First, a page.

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This eBook from the Gutenberg Project consists of approximately 150 pages of information about Story of Creation as Told By Theology and By Science.

Theologians are by no means agreed as to the nature and limits of that inspiration by which Holy Scripture was written.  There are many who think that in matters purely incidental to its main object, and lying within the reach of human faculties, the sacred writers were left to the ordinary sources of information, and that many alleged difficulties may be removed by this view.

But whatever may be thought of the application of this hypothesis to some parts of the Bible, there are others to which it is plainly inapplicable, and of these the narrative of the Creation is evidently one.  No theory of limited inspiration can be admitted to explain any supposed inaccuracies in that narrative.  It cannot be liable to those imperfections which are inevitable when men have to obtain knowledge by the ordinary means, because there were no ordinary means by which such information could be obtained.  The most carefully preserved records, the oldest traditions could not extend backwards beyond the moment when the first man awoke to conscious existence.  For every thing beyond that point the only source of knowledge available was information derived from the Creator Himself.  It may be that a revelation of this character was made to Adam in the days of his innocence, that it was carefully handed down to his descendants, and that Moses, under the divine direction, incorporated it into his history; or it may have been directly communicated to Moses by special inspiration—­that matters not—­but a divine revelation it must have been, or it is nothing; the dream of a poet, or the theory of a philosopher, if we can believe that such a philosopher existed at such a time.  But if it be indeed a revelation from the Creator Himself, we cannot imagine that He could fall into any error, or sanction any misrepresentation with reference even to the smallest detail of His own work.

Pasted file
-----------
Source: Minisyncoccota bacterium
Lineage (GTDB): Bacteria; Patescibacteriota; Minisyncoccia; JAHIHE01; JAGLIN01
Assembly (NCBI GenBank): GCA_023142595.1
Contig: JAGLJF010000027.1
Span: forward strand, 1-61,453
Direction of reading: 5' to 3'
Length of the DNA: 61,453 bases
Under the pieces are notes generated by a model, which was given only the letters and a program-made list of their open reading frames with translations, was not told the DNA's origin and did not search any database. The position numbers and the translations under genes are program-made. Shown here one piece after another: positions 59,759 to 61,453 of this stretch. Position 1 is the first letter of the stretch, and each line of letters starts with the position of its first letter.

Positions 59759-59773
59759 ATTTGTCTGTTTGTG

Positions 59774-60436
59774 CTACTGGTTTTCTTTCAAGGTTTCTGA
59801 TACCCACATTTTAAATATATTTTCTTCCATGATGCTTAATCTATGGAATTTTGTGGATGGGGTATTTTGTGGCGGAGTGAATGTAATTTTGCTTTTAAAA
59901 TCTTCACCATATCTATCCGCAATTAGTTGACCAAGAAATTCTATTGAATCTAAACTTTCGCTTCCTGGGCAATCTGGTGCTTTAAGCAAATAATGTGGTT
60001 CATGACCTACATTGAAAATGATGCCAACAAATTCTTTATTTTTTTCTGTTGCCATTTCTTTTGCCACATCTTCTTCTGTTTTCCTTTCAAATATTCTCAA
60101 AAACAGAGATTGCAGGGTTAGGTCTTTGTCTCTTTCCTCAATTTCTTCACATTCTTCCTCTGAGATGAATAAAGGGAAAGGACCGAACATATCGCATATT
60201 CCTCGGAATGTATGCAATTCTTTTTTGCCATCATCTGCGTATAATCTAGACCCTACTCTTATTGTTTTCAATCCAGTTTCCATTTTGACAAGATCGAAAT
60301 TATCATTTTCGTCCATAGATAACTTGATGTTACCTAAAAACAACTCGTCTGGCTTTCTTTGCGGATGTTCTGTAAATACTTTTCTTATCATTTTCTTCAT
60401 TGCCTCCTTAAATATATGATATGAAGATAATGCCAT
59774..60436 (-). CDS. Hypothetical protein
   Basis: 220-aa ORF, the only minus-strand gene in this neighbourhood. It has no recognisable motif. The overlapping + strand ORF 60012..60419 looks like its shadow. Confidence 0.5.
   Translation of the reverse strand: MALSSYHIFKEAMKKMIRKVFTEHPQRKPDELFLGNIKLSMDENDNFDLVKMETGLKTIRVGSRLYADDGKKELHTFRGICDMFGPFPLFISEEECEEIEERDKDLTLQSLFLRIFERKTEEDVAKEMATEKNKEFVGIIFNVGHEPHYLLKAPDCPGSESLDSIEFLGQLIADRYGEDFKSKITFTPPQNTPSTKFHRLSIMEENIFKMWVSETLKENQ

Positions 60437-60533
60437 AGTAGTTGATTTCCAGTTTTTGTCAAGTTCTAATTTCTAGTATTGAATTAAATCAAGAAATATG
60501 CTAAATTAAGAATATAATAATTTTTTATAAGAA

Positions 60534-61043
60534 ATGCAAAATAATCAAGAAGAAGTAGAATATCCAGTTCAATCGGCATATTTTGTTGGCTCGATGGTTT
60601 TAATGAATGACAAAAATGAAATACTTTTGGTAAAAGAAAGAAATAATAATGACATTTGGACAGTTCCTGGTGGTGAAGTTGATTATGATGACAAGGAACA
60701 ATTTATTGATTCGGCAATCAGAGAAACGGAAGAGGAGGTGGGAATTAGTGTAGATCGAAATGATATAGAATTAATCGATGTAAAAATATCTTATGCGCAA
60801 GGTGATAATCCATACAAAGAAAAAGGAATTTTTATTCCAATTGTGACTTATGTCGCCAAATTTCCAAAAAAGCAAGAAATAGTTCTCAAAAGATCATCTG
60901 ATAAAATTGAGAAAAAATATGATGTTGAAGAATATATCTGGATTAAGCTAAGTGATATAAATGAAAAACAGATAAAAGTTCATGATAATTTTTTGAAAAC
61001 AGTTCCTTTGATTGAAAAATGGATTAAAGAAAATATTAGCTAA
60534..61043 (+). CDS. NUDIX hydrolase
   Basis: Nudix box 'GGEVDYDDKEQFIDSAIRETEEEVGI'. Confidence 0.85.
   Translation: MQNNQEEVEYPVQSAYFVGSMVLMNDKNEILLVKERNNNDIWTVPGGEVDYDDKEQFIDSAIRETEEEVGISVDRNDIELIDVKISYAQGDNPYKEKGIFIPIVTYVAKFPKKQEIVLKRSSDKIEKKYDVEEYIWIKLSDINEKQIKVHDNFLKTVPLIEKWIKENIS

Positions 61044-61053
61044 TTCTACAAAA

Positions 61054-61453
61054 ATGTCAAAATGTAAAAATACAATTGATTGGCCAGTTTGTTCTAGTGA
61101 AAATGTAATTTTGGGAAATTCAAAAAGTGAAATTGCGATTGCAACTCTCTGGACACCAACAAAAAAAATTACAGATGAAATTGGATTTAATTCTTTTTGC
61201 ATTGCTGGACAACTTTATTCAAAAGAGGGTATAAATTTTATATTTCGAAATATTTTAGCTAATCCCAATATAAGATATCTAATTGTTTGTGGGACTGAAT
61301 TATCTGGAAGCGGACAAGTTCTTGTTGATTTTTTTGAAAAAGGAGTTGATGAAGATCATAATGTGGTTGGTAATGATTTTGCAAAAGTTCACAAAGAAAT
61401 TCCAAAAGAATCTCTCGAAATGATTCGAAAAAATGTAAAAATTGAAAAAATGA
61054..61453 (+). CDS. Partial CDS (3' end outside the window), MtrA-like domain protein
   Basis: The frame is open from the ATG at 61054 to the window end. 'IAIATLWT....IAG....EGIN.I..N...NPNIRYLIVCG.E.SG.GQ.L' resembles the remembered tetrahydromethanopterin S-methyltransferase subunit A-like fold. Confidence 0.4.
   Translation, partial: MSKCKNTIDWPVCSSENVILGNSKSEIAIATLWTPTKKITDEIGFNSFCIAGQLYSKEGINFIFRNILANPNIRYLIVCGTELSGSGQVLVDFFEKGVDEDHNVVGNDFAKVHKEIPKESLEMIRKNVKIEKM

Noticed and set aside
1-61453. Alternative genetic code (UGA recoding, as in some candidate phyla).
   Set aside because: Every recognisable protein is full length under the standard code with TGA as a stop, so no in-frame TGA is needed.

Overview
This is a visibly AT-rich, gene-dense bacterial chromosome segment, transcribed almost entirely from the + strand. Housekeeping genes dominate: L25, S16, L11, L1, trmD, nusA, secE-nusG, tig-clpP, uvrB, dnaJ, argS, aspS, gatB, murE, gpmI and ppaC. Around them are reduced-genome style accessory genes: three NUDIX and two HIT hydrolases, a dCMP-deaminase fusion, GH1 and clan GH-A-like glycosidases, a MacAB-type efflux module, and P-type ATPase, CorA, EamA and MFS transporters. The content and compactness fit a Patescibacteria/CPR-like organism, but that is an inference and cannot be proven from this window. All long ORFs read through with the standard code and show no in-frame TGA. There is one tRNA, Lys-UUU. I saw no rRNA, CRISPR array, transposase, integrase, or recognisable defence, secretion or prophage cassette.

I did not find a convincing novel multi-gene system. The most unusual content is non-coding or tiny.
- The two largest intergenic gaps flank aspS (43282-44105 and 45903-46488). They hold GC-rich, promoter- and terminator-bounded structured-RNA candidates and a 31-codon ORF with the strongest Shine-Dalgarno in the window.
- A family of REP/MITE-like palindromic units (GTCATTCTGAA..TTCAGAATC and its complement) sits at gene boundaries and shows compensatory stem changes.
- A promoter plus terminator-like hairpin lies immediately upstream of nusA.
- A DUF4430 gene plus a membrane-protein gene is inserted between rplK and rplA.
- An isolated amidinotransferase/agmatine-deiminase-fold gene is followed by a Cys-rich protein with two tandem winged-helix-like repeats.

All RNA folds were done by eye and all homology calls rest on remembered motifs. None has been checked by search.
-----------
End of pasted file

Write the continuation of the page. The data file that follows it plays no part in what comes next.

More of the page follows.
If then there are really any errors in this record—­any assertions which the discoveries of science have proved to be untrue, we cannot account for them on any theory of limited inspiration.  A single proved error would be fatal to the authority of the whole narrative.  But, on the other hand, we are not justified in expecting such an account of the Creation as would commend itself to the scientific intellect of the present day.  When we attempt to form a judgment upon it.  We must look not only to its alleged author, but also to the purposes for which, the circumstances under which, and the persons to whom it was given.  In these we may expect to meet with many limitations.  It was not designed for the communication of scientific knowledge, it was necessarily conveyed in human language, and addressed to human intelligence, that language and that intelligence being, not as they are now, but as they were, taking the latest possible date that can be assigned to it, considerably more than three thousand years ago.

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